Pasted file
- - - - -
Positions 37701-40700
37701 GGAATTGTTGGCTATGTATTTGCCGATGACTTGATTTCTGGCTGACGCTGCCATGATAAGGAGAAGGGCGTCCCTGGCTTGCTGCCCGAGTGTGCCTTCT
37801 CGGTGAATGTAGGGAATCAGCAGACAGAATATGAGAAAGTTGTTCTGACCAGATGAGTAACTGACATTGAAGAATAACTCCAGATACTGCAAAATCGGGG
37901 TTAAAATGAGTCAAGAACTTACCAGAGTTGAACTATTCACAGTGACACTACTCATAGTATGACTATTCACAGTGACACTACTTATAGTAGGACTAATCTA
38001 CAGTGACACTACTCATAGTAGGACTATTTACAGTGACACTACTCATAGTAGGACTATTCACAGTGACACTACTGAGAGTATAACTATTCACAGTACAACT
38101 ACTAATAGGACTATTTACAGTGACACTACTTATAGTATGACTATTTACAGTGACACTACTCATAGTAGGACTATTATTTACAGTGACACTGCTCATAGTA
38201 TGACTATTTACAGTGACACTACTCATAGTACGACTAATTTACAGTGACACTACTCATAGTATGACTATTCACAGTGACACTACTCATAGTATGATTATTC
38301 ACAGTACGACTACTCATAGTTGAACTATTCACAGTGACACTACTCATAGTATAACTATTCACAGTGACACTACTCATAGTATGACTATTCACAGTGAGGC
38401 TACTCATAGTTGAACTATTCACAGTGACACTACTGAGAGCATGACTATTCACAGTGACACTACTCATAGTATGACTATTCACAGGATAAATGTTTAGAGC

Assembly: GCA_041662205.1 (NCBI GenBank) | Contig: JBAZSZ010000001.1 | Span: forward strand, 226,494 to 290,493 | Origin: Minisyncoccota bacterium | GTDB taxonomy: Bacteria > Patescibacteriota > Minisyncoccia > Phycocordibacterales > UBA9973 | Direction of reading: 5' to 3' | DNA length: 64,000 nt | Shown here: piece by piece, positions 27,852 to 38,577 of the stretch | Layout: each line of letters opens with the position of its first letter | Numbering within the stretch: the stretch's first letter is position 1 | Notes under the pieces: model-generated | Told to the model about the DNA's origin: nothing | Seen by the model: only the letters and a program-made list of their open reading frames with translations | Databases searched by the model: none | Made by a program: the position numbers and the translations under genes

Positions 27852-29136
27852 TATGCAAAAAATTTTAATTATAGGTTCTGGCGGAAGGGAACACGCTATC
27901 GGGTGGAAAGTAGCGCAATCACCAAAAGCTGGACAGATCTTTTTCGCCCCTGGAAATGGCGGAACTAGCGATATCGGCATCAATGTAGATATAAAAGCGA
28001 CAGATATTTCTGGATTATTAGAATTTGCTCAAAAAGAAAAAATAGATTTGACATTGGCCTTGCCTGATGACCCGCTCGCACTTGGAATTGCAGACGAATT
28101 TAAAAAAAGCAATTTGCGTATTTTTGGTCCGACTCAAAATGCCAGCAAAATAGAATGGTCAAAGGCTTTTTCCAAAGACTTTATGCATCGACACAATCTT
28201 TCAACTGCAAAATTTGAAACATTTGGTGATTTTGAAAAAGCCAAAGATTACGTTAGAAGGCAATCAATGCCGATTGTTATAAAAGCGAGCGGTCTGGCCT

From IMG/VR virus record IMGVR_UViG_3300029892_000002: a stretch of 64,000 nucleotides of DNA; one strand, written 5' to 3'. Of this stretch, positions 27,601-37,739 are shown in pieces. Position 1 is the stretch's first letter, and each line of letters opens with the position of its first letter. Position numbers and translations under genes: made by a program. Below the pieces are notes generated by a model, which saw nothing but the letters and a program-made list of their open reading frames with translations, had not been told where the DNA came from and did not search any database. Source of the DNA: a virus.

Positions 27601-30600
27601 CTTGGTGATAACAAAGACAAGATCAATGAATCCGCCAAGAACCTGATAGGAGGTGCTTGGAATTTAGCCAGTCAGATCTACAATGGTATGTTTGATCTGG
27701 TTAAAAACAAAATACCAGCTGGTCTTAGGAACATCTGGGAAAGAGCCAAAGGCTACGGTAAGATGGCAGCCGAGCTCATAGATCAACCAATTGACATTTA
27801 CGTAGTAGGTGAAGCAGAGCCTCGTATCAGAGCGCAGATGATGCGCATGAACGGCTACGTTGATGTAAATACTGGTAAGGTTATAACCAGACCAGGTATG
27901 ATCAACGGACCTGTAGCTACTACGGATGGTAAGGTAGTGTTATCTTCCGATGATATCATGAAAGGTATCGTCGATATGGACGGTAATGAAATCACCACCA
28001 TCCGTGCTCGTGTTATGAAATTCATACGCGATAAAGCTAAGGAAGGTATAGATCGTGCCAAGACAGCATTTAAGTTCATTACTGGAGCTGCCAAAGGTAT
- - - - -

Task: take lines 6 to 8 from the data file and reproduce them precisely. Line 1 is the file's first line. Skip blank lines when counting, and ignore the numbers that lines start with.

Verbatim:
38101 ACTAATAGGACTATTTACAGTGACACTACTTATAGTATGACTATTTACAGTGACACTACTCATAGTAGGACTATTATTTACAGTGACACTGCTCATAGTA
38201 TGACTATTTACAGTGACACTACTCATAGTACGACTAATTTACAGTGACACTACTCATAGTATGACTATTCACAGTGACACTACTCATAGTATGATTATTC
38301 ACAGTACGACTACTCATAGTTGAACTATTCACAGTGACACTACTCATAGTATAACTATTCACAGTGACACTACTCATAGTATGACTATTCACAGTGAGGC